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That's A First!

“That’s the first time I’ve heard that one!” My local veterinarian exclaimed. Seems like that’s the story of my life… If it hasn’t happened before, jest stick around. It’s bound ta happen on Gray’s Ranch!  
Sunday mornin’ I headed out ta check the heifers. Its calvin’ season and the first and second calf heifers are in a separate pasture where we can keep a closer eye on ‘em in case they need help. Just ‘cause we’re watchin’ ‘em doesn’t exactly mean we don’t have trouble an Sunday morn got troublesome in a hurry.  
A light rain was fallin’ as I called ‘em ta feed. I usually feed ‘em some protein supplement we call cubes. (My dad used ta call it cake) It didn’t take long to notice one was missin’. A quick glance toward the crick made my heart jump. I could see red hair layin’ on the bank at a distance.  
I nervously jumped in the pickup and blew down the hill toward the young cow. As I pulled near I realized just how slick the rain had made everything. Instead of coming to a stop I slid down over a small embankment finally coming to a slippery stop. Running to the cow I was stopped short by the predicament she was in.  
She was laying head down over the crick bank. Luckily, there was not water in the crick. She was on her side with her back feet sort of up in the air. Animals that get in that position often have a hard time getting to their feet, but she was in way more trouble than normal. Not only was her head down, she was under several fallen thorn trees! We have been cutting trees since last fall and these were some that we had not piled but left laying as we cut them. How she got under there I’ll never know!  
I checked her real quick to see if there was a possibility of getting the calf out. I’m sure my face went white in that steady rain as I felt for the calf’s feet and only found his tail. A calf normally delivers with front feet first followed by the nose, head, and shoulders. Sometimes ya find the back feet instead. That means the calf is delivering backwards. But when all ya find is the tail you’ve got real problems. That means the feet are down and have to be worked around inside cow until they are in a position to deliver first. Its not easy. I did it when I was younger but have learned to leave that kind of work for a professional.  
I’ve only started using a cell phone, and I was sure glad I had it this morning. I called the Vet and it being Sunday got a message to call another number. Instead, I called my son, Michael, but I got his answer machine. I turned to look at the mess that cow was in with the rain comin’ down and sort of panicked a little bit. I grabbed a chain saw out of the pickup toolbox and started cutting limbs. While I set the saw aside to move some of the branches the phone rang. It was Michael. He would call the Vet and head that way.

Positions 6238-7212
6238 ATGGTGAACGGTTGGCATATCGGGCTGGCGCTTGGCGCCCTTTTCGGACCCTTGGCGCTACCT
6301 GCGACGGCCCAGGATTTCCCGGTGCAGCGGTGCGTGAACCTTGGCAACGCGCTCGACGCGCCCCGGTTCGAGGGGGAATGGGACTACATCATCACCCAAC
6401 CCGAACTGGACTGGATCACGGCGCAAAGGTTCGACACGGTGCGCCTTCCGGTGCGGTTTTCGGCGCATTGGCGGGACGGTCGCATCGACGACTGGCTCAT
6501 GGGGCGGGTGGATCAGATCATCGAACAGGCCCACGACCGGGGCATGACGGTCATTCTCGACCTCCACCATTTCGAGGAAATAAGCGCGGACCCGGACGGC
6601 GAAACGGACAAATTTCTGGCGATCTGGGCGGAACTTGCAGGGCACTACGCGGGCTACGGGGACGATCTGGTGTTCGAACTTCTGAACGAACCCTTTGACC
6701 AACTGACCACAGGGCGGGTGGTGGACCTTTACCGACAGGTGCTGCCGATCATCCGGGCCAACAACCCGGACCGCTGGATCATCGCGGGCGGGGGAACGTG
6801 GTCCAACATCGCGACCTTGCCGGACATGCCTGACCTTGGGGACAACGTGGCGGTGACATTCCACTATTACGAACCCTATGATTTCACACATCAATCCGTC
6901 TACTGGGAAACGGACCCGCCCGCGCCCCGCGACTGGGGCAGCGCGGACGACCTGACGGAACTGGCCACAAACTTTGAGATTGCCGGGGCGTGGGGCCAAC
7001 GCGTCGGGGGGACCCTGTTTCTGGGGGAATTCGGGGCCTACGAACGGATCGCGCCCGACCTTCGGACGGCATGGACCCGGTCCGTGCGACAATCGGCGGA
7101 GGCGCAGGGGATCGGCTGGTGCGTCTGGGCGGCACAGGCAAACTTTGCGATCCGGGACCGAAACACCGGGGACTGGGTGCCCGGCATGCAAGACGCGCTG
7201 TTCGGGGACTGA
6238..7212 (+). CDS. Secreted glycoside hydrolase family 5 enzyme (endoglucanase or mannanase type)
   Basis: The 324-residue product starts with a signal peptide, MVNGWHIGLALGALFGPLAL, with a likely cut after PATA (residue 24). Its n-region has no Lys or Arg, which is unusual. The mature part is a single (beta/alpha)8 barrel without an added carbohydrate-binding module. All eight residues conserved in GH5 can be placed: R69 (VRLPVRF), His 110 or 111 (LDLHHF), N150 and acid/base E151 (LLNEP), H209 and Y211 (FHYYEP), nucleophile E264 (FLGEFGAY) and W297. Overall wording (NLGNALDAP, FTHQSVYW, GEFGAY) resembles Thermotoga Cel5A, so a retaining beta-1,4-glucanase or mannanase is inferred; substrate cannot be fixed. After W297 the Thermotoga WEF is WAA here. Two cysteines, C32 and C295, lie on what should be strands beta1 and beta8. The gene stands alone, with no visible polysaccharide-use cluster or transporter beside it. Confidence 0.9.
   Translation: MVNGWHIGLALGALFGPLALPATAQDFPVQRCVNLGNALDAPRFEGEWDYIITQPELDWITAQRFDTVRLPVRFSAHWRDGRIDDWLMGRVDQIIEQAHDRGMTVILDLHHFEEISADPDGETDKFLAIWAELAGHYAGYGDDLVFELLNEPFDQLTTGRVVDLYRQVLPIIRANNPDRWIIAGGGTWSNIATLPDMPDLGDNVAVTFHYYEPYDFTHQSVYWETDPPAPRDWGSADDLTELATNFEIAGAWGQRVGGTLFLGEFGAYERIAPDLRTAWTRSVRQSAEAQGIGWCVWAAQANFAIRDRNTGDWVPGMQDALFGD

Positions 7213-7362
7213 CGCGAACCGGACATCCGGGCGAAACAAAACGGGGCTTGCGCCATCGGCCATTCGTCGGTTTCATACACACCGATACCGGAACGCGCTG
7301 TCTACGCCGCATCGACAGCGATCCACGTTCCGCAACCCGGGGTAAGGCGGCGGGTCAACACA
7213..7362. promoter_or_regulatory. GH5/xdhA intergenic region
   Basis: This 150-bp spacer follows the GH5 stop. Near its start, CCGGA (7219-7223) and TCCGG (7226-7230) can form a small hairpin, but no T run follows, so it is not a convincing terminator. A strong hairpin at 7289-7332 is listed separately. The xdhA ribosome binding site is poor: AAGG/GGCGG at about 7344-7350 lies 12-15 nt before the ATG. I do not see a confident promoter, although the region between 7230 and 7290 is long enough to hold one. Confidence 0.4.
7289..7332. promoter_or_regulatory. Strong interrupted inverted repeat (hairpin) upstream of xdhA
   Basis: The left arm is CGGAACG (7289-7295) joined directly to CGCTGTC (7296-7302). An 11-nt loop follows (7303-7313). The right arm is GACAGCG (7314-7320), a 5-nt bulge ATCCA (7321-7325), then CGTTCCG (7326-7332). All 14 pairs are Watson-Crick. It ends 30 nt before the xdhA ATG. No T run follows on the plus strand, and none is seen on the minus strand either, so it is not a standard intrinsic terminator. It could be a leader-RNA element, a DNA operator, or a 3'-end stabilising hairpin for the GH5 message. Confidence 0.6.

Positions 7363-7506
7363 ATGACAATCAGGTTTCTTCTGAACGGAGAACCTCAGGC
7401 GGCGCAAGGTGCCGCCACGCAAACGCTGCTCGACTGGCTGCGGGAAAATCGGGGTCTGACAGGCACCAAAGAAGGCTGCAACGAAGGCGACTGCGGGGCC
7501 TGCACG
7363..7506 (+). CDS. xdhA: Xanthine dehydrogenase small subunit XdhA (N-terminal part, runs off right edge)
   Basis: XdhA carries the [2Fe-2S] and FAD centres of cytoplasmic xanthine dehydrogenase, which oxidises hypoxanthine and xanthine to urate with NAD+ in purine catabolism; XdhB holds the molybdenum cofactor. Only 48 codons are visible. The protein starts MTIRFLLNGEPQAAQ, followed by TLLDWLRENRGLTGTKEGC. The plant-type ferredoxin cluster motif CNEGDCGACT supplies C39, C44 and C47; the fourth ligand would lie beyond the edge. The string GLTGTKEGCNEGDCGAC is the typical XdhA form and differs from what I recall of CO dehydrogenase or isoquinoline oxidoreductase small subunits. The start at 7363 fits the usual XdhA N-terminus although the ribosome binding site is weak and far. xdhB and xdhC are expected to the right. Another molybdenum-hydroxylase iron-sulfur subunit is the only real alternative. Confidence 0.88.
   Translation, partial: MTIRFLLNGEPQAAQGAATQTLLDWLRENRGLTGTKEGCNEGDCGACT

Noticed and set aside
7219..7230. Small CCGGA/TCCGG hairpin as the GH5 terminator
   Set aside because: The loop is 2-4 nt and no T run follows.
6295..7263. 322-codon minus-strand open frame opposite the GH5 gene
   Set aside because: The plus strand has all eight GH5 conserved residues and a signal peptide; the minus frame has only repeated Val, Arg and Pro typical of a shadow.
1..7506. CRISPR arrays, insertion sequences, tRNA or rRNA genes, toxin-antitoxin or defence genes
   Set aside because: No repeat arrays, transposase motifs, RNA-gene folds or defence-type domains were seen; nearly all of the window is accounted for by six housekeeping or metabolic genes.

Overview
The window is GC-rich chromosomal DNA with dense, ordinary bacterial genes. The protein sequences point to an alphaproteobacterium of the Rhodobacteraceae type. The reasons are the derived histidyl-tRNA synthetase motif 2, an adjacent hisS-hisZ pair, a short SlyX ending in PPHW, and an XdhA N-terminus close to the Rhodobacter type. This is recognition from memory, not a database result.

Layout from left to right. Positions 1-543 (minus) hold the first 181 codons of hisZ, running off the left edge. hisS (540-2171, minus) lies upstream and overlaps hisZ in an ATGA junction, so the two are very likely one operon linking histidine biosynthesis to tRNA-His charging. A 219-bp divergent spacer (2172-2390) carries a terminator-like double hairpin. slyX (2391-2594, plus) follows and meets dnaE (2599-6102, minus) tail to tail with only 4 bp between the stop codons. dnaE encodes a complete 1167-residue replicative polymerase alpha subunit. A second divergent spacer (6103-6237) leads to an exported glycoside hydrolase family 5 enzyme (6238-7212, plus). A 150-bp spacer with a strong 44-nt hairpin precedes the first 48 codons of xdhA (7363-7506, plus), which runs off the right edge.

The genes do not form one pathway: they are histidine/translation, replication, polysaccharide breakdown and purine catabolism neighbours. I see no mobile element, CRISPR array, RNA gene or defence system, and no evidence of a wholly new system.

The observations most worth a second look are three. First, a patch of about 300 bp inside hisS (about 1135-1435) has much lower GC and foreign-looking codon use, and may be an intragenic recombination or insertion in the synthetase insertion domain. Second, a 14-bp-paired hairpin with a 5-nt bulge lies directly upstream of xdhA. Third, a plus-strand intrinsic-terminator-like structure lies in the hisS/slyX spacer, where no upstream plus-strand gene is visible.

I finally got the branches cleared away. I tried to make the cow get up but she was in such a position that she was helpless. I knew the ground was too slick to try to pull her out with the pickup, so I drove the ¾ mile to the house. Fired up a tractor and headed back out. Now, I’m not one of these modern farmer/ranchers with the big cab tractors. It’s a 720 John Deere diesel built in 1958. No cab. I’m out in the open in the rain rollin’ down the road with mud flyin’ over the fenders.  
In the pasture, I back up to the cow, but she is laying with her legs facing away from me. I was afraid of breaking something if I tied onto her hind legs in that position, so first, I had to get a hold of her legs and roll them up. Eventually, I was able to roll her on her back and completely over so that her legs were now facing the tractor. I put a rope around her back feet and slowly moved the tractor forward. She began to slide in the right direction but the rope snapped in two! I had a chain with me so I tied what was left of the rope to the chain and was able to finally get the cow on level ground. 
I was surprised that once I got the rope off of her feet she jumped up and walked away. I figured she would be too exhausted to do that. I took the tractor back home and returned in the pickup. Michael and the Vet both soon arrived. We walked her to the shed where we were able catch her in a stall out of the rain. The Vet went to work and in about twenty minutes the calf was in position to safely deliver with the help of a calf puller. These backward tail-first births usually result in the death of the calf, so I was prepared for that. The calf actually delivered very easily when the feet were properly presented. To our surprise the calf was not only backward, but upside down! Yes, he was dead, but the mother was alive. And considering the way things started out, that was definitely a plus!  
I could write a book on unusual happenings in cow country. This one as I mentally recalled all the past fiascoes was in the top 3 of my most worst calving events. I’d just as soon forget the other 2 right now.  
When I got home a warm bath felt extra good. I’ve always liked the cattle business, but it can sure take ya places ya never expected to see sometimes. I’d just as soon not get myself into those “first time” encounters, even if they do make good stories. 
So Long, 
The Cowboy 


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